Accordingly, we reverse and remand for further proceedings as to the claims brought pursuant to diversity jurisdiction except as to the claims of fraudulent concealment and civil conspiracy for which we affirm the grant of summary judgment. We affirm as to the lack of admiralty jurisdiction.




This court granted a joint motion for dismissal of Raymark Industries, Inc. on June 25, 1986


N.C. Gen.Stat. Sec. 1-50(6) provides that:

No action for the recovery of damages for personal injury, death or damage to property based upon or arising out of any alleged defect or any failure in relation to a product shall be brought more than six years after the date of initial purchase for use or consumption.


The lower court also rejected Burnette's constitutional challenge to the statute as well as his claim that the statute should be limited to the plaintiff's exposure to asbestos-containing products within North Carolina. Because we reverse and remand on the question of the applicability of N.C. Gen.Stat. Sec. 1-50(6) to diseases, we need not reach these issues


Burnette concedes that the court properly found that jurisdiction cannot be premised upon the Admiralty Jurisdiction Extension Act, 46 U.S.C.A. Sec. 740, et seq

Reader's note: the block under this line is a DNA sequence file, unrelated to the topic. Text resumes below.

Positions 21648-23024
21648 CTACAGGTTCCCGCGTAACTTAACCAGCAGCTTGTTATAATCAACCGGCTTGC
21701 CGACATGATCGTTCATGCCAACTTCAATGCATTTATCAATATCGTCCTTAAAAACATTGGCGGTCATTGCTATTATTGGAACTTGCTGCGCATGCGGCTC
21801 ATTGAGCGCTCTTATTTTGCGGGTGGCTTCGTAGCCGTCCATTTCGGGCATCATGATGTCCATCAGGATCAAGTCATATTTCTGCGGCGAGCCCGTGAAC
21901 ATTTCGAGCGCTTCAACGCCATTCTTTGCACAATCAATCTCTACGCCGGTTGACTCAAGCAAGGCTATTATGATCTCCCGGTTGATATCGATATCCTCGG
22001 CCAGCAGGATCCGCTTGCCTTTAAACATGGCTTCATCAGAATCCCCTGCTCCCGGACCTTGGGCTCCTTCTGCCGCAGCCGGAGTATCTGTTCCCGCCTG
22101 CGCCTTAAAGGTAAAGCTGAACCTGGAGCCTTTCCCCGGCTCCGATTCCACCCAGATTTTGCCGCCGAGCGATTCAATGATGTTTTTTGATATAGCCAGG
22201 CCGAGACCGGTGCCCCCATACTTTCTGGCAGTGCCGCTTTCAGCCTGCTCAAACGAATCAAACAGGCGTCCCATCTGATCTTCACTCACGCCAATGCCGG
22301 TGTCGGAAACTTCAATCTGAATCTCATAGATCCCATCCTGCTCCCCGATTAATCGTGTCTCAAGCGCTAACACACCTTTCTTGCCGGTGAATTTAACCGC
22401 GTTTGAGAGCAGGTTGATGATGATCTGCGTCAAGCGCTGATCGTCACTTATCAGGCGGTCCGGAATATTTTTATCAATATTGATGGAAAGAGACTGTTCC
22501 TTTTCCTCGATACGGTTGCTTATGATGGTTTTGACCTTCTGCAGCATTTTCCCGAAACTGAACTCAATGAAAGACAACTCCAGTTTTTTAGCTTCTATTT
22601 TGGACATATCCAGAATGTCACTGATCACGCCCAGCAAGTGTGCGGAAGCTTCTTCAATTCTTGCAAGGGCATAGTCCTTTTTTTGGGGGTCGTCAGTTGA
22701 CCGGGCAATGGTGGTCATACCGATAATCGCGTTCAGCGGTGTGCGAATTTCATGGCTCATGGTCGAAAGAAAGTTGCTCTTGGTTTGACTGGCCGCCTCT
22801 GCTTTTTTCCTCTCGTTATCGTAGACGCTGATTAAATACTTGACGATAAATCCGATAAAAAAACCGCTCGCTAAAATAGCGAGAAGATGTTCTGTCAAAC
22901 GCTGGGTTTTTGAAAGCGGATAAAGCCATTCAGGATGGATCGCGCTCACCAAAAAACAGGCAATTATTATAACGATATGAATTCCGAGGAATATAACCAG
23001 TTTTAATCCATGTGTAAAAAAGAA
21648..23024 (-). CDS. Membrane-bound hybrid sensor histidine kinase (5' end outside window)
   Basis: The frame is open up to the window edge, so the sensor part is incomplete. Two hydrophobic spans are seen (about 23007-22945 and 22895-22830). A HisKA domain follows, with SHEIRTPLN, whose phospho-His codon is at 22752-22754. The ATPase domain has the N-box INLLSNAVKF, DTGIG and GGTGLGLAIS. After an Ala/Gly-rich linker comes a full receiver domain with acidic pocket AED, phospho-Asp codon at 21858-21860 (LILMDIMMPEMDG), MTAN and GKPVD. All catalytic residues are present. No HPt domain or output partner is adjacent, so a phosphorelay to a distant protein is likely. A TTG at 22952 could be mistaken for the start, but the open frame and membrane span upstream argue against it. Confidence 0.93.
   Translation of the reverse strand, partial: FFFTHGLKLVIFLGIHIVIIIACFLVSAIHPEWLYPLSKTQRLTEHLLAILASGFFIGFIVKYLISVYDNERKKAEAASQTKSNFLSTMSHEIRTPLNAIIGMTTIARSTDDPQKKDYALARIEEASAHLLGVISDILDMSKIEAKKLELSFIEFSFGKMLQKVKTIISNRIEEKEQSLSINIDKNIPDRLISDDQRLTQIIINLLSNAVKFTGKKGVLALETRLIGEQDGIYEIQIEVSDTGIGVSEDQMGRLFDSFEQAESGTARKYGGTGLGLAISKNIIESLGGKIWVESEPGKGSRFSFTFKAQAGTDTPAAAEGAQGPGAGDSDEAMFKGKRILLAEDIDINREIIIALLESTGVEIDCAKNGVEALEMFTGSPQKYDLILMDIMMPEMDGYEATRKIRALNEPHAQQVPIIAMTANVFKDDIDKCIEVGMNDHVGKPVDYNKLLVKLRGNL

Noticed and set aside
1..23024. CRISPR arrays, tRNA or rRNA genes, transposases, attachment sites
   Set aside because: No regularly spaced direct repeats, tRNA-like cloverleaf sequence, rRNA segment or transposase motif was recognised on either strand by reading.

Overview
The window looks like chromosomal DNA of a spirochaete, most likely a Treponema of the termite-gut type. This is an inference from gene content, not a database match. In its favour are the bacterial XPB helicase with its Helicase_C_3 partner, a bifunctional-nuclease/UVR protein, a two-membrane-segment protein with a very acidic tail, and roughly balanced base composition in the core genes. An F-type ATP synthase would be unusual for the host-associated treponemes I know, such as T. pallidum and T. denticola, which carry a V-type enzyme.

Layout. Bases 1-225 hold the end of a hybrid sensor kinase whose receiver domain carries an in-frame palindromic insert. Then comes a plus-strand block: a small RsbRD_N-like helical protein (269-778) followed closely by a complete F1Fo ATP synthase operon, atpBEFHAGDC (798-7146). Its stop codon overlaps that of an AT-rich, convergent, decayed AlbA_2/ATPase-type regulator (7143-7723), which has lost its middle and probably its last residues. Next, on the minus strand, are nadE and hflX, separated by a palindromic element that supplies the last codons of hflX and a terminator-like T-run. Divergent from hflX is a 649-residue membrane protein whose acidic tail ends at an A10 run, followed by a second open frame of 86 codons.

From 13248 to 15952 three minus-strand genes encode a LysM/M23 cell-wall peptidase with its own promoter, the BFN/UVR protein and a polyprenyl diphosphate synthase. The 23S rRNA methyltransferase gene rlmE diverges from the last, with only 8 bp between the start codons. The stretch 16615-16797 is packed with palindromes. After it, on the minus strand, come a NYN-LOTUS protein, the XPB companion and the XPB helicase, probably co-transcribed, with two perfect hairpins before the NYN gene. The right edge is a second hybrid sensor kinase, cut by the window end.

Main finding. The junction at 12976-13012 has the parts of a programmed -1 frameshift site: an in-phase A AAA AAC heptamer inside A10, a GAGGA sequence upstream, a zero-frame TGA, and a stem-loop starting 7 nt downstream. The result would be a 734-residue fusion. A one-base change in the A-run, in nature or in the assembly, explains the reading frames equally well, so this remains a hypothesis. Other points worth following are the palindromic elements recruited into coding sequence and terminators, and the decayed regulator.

The plaintiff also does not contest the district court's dismissal as to the admiralty claims of all but five defendants. The court granted summary judgment in favor of thirteen defendants on the basis of Burnette's concession that he could not meet a condition precedent to the exercise of admiralty jurisdiction under Sec. 1333(1)--a showing of exposure to a specific asbestos-containing product of a particular defendant. Accordingly, we address only the question of the propriety of the grant of summary judgment in favor of the five remaining defendants: Johns-Manville, Philip Carey, Forty-Eight Insulation, Inc., Amatex Corporation, and Carey-Canada, Inc.


The lower court's dismissal of the fraudulent concealment and civil conspiracy claims was also grounded upon the preclusive effect of Sec. 1-50(6). Because we held, in accordance with Hyer, that Sec. 1-50(6) does not apply to diseases, this basis for summary judgment is no longer good law. In affirming the district court, we rely instead upon the additional bases stated by the district court supporting a grant of summary judgment on these two diversity claims


The nexus test consists of four factors to be considered by the court in analyzing the relationship a particular claim bears to traditional maritime activity: "(1) the functions and roles of the parties; (2) the types of vehicles and instrumentalities involved; (3) the causation and the type of injury; and (4) traditional concepts of the role of admiralty law." 764 F.2d at 230. The Oman court concluded that the asbestos plaintiffs' claims were not cognizable in admiralty because their claims did not bear a significant relationship to traditional maritime activity under the four-part nexus test. Oman is in conformity with other circuits which have considered this issue and rejected the exercise of admiralty jurisdiction in the context of asbestos claims. See, e.g., Myhran v. Johns-Manville Corp., 741 F.2d 1119 (9th Cir.1984); Harville v. Johns-Manville Products Corp., 731 F.2d 775 (11th Cir.1984); Lowe v. Ingalls Shipbuilding, 723 F.2d 1173 (5th Cir.1984)